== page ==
Get ready for the mother of all train wrecks. Washington is fascinated by speculation that the Clinton administration and the Republican-controlled Congress are on a collision course that could shut down the government and even lead to economy-damaging defaults on the national debt.
Paul Tsongas likens the situation to the big league baseball strike, with "true blood lust" prevailing over the true interests of the contending factions -- and, of course, the country as a whole. He warns that a real fiasco could confirm popular distrust of the present political system and bolster third-party sentiment throughout the land.
Just listen to the leaders.
Says President Clinton: "I will not be blackmailed into selling the American people's future down the drain to avoid a train wreck. Better a train wreck for a day or two or three or four, better political damage for Bill Clinton, than damaging the future of millions and millions of Americans."
Says Republican presidential front-runner Bob Dole: "We will never compromise away the mandate the American people gave us last November. We will fight to the end for fundamental conservative change, or we will take our case to the American people in 1996. This will not be an autumn of compromise -- make no mistake about it."
In recent years there have been some minor derailments. But this year, instead of days, a government shutdown could go on for weeks unless Mr. Clinton, Mr. Dole and House Speaker Newt Gingrich feel compelled to show they can govern.
The two parties are arguing not only about money but about the size and mission of the federal government. And these philosophical disputes are heightened by Republicans who feel any compromise with the White House would be fatal to their "revolution" and by Democrats intent on showing up the GOP as the enemy of working class and elderly Americans.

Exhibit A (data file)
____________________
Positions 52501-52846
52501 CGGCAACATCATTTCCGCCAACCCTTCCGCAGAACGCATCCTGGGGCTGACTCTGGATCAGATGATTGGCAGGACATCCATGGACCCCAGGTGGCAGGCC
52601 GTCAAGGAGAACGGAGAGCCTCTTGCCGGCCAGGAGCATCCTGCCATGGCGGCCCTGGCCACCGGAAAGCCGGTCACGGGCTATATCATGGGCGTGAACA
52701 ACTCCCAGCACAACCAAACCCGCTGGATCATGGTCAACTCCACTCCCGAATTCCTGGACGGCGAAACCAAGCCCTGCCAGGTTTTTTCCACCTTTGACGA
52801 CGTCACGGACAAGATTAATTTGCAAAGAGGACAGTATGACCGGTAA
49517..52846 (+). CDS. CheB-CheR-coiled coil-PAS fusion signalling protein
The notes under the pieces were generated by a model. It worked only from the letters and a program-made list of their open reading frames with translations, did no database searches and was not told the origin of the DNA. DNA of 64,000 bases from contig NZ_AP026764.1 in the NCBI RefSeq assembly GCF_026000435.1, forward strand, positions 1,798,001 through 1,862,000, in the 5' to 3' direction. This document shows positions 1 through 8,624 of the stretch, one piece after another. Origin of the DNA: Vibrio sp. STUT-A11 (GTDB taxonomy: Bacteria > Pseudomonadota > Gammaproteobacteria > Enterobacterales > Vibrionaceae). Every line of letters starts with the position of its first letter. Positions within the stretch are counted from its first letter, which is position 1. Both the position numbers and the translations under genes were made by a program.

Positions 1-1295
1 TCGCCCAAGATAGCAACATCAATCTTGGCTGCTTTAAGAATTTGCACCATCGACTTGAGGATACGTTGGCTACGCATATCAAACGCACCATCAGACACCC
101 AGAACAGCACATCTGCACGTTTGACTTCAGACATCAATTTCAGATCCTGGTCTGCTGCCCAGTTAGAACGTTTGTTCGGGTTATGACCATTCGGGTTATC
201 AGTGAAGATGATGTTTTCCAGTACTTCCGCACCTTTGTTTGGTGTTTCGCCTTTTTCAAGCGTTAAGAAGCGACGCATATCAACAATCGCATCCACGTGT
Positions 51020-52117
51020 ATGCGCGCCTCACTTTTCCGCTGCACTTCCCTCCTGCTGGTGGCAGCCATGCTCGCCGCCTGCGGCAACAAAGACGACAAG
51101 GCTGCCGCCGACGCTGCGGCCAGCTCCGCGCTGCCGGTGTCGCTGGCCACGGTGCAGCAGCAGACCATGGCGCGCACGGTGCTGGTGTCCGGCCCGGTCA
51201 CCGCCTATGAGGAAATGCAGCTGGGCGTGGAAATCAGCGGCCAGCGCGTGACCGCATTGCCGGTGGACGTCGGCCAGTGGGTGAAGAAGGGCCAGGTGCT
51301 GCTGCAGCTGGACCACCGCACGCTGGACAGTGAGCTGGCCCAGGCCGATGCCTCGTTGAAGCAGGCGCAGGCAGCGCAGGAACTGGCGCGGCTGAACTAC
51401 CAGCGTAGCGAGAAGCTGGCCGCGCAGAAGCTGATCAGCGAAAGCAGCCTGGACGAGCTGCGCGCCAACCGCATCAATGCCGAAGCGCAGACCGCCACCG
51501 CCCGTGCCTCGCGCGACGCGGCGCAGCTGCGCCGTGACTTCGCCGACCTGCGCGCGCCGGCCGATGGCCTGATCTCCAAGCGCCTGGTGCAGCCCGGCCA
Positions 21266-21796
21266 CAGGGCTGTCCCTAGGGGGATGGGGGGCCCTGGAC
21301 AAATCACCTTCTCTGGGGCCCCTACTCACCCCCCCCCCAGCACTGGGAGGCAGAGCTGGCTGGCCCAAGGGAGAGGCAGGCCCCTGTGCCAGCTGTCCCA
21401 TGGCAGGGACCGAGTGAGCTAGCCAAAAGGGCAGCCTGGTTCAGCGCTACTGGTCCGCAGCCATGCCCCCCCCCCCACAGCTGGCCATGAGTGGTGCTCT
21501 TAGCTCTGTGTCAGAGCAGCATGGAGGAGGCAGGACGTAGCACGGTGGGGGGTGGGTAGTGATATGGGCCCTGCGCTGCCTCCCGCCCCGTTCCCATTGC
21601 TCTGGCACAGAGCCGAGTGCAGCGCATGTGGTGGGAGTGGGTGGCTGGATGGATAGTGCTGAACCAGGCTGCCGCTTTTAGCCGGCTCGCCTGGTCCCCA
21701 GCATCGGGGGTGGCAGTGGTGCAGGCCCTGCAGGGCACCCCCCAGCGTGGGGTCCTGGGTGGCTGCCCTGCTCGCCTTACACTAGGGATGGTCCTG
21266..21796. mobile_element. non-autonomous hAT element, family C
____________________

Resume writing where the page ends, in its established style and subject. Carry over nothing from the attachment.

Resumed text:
Although the gap between the two parties sounds unbridgeable, it should be noted that both are advocating federal income tax cuts that contradict their vows to work toward a balanced budget. It also should be noted that both parties have put Social Security "off the table" despite warnings by experts of a possible fiscal meltdown when the baby boomer generation reaches retirement age.
For now, the hottest political issue is Medicare, with Republicans committed to painful but necessary cuts and Democrats gleefully looking for ways to demonize their opponents. Actually, the Republicans are on the side of fiscal prudence on this issue, but don't tell that to the old folks.
Thus, we come down to the gut issue. If this year's struggle becomes a matter of doing or ducking something to hold down the soaring cost of government entitlements, then a train wreck might be worth all the pain and hassle it will cause. But there ought to be a better way, and if the two major parties cannot find it the field might be open to alternative political movements.